Gracia Haby
Good evening, good evening. So nice of you to come all this way.
October, 2008
Digital print zine
Edition of 60


A 15cm X 10.5cm, 32 page colour and B&W zine with a bright red cover card and cardboard back, with a glued spine. Expect within the pages of this zine to receive a little love with your cabbage roll, to comb the lawns of Killarney in Ireland, to brake a few roof tiles in Stockholm and discover blue skies in Germany.

This zine features many of the collages and accompanying texts from Gracia’s occasional Postcard Travels series, alongside photographic ephemera from Elisabeth Söderberg’s life received by post from Alexandra Hedberg, and a few other hidden surprises.

The title of this zine has been borrowed from Evelyn Waugh’s Brideshead Revisited. It is a line spoken by Charles Ryder’s father, and in our copy of the book it falls on page 82.

An edition of this zine was exhibited as part of CFPR Book Arts: New Wave: artists' publishing in the 21st Century, School of Creative Arts, University of West England, Bristol, UK, 15th – 19th September, 2009, and later as part of A Sense of Place in Artists Books, Walker Art Centre, Minneapolis, USA, 7th November – 12th December, 2012.


Collage on postcard and photograph, 2008
Titles of works as they appear:
Making a circle, almost
Seeking treasure in New Mexico
Where did you spring from?
At first all was not clear
All were in attendance
Looking for a way in
When in doubt it often helps to start at the beginning (I)
When in doubt it often helps to start at the beginning (II)
Like so?
A fine balancing act (II)
More unruly than I had hoped
We may not be able to see the moon from here but we know it hangs high above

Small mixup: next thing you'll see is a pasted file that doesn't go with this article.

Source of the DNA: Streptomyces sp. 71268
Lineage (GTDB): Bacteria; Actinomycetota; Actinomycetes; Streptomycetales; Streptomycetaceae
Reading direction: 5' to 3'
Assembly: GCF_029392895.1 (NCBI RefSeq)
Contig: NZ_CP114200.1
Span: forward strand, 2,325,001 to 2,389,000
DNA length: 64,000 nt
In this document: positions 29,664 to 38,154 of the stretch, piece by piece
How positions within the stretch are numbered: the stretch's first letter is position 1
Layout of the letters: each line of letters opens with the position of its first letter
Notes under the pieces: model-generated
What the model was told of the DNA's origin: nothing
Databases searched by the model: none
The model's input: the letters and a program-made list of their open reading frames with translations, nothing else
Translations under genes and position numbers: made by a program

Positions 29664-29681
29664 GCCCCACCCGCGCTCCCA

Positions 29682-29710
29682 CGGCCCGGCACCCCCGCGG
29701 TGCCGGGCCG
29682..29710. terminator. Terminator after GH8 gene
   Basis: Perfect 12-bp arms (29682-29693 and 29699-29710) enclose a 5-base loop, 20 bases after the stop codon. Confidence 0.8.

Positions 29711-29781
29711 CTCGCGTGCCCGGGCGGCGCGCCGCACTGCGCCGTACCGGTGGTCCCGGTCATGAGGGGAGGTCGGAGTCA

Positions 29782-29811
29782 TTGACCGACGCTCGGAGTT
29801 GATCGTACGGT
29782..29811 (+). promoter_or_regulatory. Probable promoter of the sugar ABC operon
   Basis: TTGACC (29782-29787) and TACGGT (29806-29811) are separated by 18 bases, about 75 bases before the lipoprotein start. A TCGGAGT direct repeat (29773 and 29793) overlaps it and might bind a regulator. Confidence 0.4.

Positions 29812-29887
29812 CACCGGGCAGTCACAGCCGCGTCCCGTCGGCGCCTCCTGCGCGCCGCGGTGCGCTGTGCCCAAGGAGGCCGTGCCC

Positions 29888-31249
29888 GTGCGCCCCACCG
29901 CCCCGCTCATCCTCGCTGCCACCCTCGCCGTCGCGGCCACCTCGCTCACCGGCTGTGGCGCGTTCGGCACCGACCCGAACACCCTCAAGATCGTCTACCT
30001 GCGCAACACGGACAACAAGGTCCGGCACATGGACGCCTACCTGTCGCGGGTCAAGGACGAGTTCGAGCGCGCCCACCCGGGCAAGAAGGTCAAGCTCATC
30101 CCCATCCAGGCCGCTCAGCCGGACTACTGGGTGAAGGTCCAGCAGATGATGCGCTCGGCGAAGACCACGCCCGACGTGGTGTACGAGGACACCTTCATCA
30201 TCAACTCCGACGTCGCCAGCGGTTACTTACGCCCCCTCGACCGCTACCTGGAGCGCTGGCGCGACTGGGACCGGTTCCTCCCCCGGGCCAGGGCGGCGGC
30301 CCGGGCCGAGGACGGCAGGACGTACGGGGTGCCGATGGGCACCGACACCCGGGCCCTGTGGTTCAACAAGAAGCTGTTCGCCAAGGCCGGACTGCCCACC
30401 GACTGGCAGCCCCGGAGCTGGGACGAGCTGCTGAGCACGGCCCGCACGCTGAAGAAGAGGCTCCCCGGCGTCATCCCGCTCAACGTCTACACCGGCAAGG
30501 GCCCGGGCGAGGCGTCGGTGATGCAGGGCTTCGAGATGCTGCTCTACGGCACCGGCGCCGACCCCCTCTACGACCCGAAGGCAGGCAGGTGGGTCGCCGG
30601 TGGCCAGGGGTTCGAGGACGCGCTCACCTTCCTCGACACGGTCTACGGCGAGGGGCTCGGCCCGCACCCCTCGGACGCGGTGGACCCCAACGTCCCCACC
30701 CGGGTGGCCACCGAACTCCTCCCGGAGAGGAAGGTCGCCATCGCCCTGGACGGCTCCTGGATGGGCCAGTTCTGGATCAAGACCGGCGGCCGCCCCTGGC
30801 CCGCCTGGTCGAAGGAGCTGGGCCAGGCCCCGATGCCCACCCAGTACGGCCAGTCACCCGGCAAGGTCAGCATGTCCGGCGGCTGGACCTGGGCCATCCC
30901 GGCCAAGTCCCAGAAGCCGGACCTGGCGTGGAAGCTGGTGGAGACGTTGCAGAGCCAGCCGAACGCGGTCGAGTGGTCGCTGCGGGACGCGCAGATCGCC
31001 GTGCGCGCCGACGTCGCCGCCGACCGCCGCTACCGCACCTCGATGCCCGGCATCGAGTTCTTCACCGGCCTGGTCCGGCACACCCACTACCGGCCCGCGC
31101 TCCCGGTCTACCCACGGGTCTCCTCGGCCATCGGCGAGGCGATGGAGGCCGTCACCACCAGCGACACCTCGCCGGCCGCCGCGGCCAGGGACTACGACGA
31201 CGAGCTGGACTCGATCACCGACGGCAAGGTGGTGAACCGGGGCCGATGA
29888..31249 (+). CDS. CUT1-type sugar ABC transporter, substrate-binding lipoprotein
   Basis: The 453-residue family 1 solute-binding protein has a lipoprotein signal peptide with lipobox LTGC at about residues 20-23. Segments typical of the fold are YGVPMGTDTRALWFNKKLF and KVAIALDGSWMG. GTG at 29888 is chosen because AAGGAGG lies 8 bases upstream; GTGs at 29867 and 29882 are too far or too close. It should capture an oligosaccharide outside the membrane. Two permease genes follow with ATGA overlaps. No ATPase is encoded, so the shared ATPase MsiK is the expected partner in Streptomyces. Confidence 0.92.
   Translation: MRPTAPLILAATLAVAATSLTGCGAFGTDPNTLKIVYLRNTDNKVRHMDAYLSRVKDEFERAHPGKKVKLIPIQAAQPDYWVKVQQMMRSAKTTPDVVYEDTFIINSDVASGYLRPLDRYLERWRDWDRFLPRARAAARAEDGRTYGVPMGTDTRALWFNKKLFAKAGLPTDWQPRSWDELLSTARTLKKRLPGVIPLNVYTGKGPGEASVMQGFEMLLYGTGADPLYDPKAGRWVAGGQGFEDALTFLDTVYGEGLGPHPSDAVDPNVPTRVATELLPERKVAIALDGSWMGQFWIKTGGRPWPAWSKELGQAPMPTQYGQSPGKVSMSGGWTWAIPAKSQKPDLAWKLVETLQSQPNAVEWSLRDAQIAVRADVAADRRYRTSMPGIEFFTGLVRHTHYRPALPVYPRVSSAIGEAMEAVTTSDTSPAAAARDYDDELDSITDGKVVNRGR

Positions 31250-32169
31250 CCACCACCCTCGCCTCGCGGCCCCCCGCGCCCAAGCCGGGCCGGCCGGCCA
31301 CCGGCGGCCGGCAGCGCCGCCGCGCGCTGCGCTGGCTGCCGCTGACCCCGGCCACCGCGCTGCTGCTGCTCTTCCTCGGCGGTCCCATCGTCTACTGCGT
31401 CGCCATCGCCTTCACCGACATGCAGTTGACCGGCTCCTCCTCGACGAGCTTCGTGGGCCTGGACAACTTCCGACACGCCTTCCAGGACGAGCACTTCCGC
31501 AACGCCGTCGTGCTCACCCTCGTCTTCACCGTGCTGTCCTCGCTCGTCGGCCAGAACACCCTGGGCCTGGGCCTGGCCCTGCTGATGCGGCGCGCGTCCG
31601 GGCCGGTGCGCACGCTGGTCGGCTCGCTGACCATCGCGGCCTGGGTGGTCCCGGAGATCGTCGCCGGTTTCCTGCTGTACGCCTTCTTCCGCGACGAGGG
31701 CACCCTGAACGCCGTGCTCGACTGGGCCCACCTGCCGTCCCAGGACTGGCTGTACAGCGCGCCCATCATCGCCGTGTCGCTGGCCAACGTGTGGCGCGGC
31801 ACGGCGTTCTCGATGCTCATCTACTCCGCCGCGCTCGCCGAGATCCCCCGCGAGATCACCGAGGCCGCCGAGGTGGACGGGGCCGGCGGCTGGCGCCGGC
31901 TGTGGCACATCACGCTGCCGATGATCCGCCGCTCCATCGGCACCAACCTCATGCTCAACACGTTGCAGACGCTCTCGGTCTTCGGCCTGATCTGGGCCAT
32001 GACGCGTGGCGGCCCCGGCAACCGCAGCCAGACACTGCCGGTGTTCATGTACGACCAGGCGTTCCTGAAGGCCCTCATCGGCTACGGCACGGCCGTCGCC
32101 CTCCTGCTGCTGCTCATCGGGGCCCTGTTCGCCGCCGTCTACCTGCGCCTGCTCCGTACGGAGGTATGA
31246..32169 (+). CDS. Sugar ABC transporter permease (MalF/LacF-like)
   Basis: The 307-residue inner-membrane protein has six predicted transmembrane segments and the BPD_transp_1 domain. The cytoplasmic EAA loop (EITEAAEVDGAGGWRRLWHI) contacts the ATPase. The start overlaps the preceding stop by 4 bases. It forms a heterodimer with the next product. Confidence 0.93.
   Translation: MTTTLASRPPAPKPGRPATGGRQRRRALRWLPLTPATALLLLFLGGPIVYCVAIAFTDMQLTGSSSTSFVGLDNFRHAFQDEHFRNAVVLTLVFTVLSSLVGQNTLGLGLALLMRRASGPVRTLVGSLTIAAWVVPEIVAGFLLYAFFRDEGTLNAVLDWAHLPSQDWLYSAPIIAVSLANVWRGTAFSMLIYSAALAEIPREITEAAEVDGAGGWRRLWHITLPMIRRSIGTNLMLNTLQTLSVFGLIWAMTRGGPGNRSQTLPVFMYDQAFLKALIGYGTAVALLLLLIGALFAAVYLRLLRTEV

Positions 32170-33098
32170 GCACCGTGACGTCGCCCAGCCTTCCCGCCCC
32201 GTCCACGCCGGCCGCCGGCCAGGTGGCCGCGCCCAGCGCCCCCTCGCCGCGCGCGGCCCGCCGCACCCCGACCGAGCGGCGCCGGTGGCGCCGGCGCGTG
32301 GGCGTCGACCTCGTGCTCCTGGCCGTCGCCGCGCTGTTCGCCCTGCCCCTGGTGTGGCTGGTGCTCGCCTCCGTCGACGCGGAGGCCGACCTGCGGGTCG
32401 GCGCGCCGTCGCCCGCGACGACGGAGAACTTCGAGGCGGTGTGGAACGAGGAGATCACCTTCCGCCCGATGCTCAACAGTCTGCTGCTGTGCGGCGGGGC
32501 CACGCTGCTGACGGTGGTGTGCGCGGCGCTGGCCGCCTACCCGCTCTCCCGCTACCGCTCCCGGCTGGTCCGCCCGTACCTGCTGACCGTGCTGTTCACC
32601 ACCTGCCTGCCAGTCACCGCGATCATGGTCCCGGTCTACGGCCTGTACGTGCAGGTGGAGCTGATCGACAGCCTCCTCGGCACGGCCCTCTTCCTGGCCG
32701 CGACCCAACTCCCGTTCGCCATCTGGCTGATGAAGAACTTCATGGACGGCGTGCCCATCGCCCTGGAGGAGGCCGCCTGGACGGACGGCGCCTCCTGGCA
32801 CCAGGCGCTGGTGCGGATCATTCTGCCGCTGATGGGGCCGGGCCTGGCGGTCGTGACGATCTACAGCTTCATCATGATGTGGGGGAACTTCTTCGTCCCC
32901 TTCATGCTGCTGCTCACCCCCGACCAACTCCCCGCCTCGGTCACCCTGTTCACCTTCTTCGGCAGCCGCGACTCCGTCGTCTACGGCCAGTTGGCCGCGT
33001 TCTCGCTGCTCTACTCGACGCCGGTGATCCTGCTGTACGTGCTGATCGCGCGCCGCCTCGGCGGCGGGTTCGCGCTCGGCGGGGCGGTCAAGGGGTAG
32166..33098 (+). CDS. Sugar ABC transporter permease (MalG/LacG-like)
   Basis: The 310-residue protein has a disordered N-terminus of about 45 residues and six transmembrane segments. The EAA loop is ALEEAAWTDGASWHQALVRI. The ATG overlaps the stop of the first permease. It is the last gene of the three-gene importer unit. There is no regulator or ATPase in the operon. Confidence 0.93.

Moving forward ought to seem like the easiest thing but today was proving the opposite
Searching for a way out
Looking for delicacies in Lebanon
Mind how you go in the capital
A fine balancing act (I)
Is this it?
How about this?
Or this?
Mind how you scamper
Feeling gigantic
Yes, that’s it


On the second floor of Rapson Hall on the University of Minnesota campus sits a quiet haven of bookish delight. It is the Architecture and Landscape Architecture departments’ library, so its stacks are filled with beautiful books and the furniture is designer-made and lovely. More urgently, for the next week the library is also chock full of a curious assortment of artist books that take up architecture’s familiar preoccupation with place. 

A Sense of Place in Artist Books is one of a series of collaborative efforts among university departments this fall; the sprawling table-top exhibition contains nearly 100 literary portals to elsewhere. The concept of "place" at play in all these artist books is only minimally defined in the exhibition description, and the territories covered in the material on view are as varied as the book forms themselves: tiny and coffee table-sized, photocopied and letterpress-printed, flat and sculptural, handmade and machine bound

....other travelogues are more fictional than documentary. My favorite of these is a book by Gracia Haby of altered, fantastical postcards, and letters from an unknown traveler that become more surreal as the journey wanders on: You never came, but in your place, a moose, an elk on a ramshackle bicycle, a wolverine and a pair of lynx from Gästrikland. They spoke to me of the weather, their plans, their likes and their loves.
(Sarah Peters, Getting Lost in A Sense of Place in Artist Books, Walker Art Center, Minneapolis, USA, 6th December, 2012)